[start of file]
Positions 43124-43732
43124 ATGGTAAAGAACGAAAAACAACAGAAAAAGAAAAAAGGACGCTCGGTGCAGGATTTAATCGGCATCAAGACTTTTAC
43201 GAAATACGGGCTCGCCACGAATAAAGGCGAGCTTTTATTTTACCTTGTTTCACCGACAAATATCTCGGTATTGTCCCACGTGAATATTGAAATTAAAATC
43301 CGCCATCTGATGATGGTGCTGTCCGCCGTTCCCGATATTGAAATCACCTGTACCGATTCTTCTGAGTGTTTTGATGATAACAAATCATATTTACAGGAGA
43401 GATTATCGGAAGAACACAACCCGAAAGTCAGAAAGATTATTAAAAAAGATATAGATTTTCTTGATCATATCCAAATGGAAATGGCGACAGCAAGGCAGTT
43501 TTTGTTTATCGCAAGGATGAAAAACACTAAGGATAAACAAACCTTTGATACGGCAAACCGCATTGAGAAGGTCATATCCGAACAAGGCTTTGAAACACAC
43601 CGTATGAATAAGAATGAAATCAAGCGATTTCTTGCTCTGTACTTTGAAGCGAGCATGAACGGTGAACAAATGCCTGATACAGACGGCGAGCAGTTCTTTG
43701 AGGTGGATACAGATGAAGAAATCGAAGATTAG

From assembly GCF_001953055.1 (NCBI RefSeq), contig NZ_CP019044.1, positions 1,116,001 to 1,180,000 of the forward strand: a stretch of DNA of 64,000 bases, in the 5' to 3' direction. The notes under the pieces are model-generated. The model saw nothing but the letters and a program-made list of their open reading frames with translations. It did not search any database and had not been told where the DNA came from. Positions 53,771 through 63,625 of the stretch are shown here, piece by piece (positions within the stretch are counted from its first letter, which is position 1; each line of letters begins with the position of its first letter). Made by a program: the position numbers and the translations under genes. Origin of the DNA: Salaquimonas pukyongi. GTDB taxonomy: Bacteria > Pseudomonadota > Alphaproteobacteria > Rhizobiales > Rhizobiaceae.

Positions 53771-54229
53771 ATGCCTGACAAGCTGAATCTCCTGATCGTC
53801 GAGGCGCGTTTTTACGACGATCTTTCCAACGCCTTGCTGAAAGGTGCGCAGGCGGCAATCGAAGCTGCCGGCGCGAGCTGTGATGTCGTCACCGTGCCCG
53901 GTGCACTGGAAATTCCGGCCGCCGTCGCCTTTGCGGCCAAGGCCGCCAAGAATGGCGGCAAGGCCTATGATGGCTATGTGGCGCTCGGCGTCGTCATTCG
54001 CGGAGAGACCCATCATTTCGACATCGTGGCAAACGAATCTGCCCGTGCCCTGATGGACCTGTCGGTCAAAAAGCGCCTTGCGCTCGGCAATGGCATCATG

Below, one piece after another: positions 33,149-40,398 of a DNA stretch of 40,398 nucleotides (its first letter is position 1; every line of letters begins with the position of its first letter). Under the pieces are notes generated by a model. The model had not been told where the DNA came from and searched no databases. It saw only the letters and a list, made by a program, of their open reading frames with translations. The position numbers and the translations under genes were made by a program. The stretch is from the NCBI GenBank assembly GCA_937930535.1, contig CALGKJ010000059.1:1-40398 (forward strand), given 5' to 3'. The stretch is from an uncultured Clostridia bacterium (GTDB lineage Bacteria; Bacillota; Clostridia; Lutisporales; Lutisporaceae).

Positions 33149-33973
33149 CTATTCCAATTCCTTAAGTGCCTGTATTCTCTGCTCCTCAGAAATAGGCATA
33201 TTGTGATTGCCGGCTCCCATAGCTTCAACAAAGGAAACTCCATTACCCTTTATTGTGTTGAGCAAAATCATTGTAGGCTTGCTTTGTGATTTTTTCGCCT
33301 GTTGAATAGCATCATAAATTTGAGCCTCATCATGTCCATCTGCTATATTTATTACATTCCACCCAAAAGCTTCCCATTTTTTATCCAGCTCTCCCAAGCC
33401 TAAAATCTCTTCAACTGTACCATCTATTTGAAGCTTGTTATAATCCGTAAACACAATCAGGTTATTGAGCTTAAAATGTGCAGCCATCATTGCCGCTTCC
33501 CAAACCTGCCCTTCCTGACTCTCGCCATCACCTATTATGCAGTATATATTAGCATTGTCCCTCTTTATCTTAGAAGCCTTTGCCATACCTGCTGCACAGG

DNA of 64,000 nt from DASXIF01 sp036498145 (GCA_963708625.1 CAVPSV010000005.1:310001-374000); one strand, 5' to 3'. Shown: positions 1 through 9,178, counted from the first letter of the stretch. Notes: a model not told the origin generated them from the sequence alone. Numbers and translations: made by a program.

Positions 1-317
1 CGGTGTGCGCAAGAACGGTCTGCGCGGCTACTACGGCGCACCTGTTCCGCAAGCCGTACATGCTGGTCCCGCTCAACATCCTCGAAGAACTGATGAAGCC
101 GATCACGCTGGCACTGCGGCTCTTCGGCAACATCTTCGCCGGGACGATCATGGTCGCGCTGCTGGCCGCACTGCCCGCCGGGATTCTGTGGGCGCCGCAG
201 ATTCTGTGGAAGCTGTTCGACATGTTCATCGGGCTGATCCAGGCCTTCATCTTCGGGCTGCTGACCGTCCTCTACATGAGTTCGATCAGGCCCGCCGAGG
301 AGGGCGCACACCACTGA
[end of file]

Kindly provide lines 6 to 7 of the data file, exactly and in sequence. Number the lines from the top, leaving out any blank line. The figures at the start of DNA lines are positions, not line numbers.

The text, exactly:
43501 TTTGTTTATCGCAAGGATGAAAAACACTAAGGATAAACAAACCTTTGATACGGCAAACCGCATTGAGAAGGTCATATCCGAACAAGGCTTTGAAACACAC
43601 CGTATGAATAAGAATGAAATCAAGCGATTTCTTGCTCTGTACTTTGAAGCGAGCATGAACGGTGAACAAATGCCTGATACAGACGGCGAGCAGTTCTTTG